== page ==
With a simpler middle grade idea (Football Hero, or Jenny Jones and the Cupcake Mystery), aim lower.  Shoot for 20,000 – 30,000 words.


Perhaps more than any other, YA is the one category where word count is very flexible.

For starters, 55,000 – 69,999 is a great range. 

The word round the agent blogosphere is that these books tend to trending longer, saying that you can top in the 80Ks. However, this progression is still in motion and, personally, I’m not sure about this. I would say you’re playing with fire the higher you go.  When it gets into the 70s, you may be all right—but you have to have a reason for going that high. Again, higher word counts usually mean that the writer does not know how to edit themselves.

A good reason to have a longer YA novel that tops out at the high end of the scale is if it’s science fiction or fantasy. Once again, these categories are expected to be a little longer because of the world-building.

Concerning the low end, below 55K could be all right but I wouldn’t drop much below about 47K.


The standard is text for 32 pages. That might mean one line per page, or more. 500-600 words is a good number to aim for. When it gets closer to 1,000, editors and agents may shy away.


I remember reading some Westerns in high school and, if I recall correctly, they weren’t terribly long. There wasn’t a whole about this on agent and editor sites, but from what I found, these can be anywhere from 50K to 80K. 60,000 is a solid number to aim for.


Memoir is the same as a novel and that means you’re aiming for 80,000-89,999. However, keep in mind when we talked about how people don’t know how to edit their work. This is specially true in memoir, I’ve found, because people tend to write everything about their life—because it all really happened.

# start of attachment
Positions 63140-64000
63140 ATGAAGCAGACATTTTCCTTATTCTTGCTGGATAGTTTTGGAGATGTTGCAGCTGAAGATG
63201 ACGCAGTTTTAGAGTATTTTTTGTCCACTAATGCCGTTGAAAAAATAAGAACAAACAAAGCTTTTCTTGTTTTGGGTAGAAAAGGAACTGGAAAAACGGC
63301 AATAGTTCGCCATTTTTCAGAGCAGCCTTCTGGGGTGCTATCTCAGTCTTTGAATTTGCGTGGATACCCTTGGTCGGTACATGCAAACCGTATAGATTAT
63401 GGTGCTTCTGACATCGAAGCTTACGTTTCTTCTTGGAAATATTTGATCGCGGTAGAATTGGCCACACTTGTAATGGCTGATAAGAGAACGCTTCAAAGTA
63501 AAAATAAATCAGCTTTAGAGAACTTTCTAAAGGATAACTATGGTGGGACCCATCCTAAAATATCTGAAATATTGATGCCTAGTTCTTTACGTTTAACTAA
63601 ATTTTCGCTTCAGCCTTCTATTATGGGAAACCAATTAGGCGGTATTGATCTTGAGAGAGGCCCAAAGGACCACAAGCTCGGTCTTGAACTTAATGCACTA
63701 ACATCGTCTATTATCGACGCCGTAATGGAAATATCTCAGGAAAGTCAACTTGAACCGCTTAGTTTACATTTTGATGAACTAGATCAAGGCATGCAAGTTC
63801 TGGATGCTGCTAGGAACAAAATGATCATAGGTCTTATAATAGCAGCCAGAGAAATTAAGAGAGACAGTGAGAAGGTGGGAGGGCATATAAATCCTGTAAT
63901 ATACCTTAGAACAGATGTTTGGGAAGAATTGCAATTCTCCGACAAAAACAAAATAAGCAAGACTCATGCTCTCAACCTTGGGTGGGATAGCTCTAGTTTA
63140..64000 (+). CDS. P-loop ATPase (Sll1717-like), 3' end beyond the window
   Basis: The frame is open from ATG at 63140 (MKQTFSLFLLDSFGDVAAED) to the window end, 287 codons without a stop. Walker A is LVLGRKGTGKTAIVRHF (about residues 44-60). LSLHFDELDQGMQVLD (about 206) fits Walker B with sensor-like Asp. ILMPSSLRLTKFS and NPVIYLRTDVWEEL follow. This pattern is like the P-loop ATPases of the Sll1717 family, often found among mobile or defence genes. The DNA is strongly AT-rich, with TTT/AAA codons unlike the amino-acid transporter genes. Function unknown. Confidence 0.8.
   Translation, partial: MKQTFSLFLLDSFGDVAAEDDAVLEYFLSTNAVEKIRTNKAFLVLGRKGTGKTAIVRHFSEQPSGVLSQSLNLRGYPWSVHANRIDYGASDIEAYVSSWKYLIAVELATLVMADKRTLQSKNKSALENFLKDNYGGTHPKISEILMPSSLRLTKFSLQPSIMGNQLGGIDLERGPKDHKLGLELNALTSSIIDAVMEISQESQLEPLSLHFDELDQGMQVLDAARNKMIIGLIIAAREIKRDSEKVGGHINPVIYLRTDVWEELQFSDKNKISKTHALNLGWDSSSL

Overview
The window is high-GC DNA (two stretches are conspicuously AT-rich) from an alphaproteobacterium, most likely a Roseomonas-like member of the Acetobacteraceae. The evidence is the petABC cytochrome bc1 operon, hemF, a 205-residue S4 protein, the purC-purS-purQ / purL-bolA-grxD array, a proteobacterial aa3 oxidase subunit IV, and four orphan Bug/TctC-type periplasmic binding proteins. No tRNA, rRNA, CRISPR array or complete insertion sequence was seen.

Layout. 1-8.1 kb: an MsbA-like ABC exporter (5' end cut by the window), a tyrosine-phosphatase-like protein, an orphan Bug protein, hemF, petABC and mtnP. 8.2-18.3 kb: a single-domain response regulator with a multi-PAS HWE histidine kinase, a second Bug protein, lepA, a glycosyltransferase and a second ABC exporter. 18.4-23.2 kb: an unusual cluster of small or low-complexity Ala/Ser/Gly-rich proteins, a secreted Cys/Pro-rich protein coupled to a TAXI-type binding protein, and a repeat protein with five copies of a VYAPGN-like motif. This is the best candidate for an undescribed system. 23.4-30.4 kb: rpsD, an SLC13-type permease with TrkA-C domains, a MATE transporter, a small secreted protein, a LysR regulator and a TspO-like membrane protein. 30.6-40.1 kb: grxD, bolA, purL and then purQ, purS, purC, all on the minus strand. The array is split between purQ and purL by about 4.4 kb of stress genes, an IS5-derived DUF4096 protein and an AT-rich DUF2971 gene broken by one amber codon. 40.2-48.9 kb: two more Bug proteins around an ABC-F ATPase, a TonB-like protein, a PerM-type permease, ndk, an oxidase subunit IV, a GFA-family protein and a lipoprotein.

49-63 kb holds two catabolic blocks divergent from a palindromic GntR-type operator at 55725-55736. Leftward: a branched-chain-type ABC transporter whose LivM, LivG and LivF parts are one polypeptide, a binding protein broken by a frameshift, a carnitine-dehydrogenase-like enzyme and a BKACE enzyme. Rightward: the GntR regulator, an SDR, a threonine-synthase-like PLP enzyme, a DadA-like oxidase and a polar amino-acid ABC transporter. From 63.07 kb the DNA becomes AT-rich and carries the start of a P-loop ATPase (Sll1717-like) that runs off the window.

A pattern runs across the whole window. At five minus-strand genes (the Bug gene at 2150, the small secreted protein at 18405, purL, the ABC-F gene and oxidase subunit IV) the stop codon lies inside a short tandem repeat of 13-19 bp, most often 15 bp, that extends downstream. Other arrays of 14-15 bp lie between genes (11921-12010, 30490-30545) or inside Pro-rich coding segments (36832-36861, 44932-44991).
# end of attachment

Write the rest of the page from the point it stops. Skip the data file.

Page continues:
Coming in a bit low (70-79K) is not a terrible thing, as it shows you know how to focus on the most interesting parts of your life and avoid a Bill-Clinton-esque tome-length book. At the same time, you may want to consider the high end of memoir at 99,999. Again, it’s a mental thing seeing a six-figure length memoir.



  1. What a good idea !
    When I have a picture book published it will say : 32 pages
    But in fact I have only done 12 or 13 double pages( That gives 24 or 26 pages…) the other pages include the front and back cover etc…
    So my question is, are you talking about 32 pages all included ?
    (the french people never count in words but in signs !
    I usualy aim for less then 800 signs.)

    • The research state not to look at pages for picture books, but more so the word count. The target word count is 500-600. The standard picture book has 32 pages, but only 28 for text and illustrations. The other four pages are used by the publisher to display publishing information. You use word count and they will deal with the pages and set up of the book.

      Thanks for visiting and I hope you will refer this blog to your friends.

      Also, will you head to Twitter and tweet using #YIWritePB and tell me why you write PB’s. You should also sign up for PiBoIdMo and you can learn from other picture book writers.